More Americans turn to hunting during the pandmiec coronavirus – and amid fears of national food shortages after the meat factory is forced to stop operations due to the outbreak.
“People are starting to consider independence and where their food comes from,” said Hank Forester of the Quality Deer Management Association, adding that he believed there would be hunting hunting on the shelves of empty grocery stores.
A recent outbreak was caused at least three major meat producers – Tyson Foods, JBS USA and Smithfield Foods – to close more than a dozen factories throughout the country.
Meanwhile, several states have seen a jump in hunting licenses – including Indiana, where there was a 28% increase in turkey hunting license sales during the first week of the season.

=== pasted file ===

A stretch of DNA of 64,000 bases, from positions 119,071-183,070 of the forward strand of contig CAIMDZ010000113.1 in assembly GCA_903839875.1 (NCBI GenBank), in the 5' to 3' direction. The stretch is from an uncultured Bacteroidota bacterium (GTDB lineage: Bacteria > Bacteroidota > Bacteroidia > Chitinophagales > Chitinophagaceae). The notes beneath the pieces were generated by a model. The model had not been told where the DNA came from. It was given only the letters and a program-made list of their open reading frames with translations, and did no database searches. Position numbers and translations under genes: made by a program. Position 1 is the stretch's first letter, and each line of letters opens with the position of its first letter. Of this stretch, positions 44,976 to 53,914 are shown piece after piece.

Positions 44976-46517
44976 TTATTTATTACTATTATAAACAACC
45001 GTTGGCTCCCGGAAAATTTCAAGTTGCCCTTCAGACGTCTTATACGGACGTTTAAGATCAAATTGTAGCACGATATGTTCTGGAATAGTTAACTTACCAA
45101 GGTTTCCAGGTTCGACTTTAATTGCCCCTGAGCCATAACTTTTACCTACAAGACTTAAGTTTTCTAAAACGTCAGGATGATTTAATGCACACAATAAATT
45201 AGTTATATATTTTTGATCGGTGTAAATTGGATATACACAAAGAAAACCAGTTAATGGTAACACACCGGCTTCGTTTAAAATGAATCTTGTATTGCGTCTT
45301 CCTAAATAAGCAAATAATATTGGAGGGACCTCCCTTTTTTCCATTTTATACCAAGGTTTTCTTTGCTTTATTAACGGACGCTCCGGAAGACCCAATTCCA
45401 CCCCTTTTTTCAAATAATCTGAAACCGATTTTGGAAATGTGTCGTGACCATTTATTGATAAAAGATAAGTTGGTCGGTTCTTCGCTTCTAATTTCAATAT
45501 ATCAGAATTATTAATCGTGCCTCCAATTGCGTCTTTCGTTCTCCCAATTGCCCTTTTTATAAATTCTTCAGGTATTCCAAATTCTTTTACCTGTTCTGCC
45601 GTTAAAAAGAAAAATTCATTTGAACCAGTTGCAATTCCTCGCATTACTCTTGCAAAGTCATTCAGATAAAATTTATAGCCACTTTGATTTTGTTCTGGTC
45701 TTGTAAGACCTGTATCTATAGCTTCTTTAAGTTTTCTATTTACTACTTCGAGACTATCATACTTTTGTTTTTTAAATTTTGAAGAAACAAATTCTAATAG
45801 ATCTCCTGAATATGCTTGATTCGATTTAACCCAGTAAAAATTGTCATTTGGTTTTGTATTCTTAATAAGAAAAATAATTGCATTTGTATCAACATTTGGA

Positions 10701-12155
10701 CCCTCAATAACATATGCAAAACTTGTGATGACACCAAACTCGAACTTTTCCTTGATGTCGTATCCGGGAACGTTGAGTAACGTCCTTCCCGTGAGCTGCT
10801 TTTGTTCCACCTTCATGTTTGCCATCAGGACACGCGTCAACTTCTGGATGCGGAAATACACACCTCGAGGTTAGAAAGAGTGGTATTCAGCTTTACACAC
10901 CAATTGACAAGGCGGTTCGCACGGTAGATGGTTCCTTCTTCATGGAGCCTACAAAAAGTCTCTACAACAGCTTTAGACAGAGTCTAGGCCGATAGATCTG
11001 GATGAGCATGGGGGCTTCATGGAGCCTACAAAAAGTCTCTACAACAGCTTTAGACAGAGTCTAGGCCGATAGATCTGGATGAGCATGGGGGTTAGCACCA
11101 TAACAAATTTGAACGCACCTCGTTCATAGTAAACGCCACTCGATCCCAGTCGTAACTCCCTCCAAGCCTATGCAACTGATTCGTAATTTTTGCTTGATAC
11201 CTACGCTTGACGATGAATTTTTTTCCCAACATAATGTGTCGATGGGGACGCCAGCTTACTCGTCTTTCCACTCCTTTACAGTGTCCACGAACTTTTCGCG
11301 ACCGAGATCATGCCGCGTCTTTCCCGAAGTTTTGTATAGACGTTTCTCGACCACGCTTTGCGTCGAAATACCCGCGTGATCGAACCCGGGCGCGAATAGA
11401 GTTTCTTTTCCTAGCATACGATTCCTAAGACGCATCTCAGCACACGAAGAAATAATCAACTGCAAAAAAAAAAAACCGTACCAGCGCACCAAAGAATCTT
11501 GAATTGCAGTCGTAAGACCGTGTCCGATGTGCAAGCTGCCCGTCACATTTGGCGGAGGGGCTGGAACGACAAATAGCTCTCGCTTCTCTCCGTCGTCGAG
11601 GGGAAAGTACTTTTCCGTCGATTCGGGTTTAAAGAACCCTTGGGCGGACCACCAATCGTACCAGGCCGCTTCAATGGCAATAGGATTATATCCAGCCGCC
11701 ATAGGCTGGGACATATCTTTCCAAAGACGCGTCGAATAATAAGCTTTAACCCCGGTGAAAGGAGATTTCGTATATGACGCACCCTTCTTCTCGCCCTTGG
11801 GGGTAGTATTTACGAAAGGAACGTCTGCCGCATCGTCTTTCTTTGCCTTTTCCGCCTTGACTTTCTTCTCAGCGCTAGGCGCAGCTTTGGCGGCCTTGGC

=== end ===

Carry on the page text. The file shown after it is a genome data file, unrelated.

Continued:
Game and fish agents from Minnesota to New Mexico have seen an increase in sales of hunting licenses or permit applications.
Nina Stafford, a building contractor from Fayetteville, Georgia, killed her first deer in January, but had come to see poaching as a viable alternative if shops were hit by shortages in closing.
“Coronavirus just makes me want to go and do more so that I don’t feel afraid where my next food will come from,” said Stafford, 42, who also grows vegetables and fruit.
David Elliot, an emergency manager at Holy Cross Hospital in Taos, New Mexico, said he began to consider major poaching when the virus attacked the US in January and applied for permission to hunt deer.
“I understand some people might be driven by horn like or glory. I don’t want to do that, “said Elliot, 37,.
Because he did not have a shotgun, Elliot said he planned to borrow one to hunt a female deer in the Taos Regency area.
“I want to make sure that it is a clean, humane injection, as much as possible, and gets a lot of food,” Elliot said.
With Post cable
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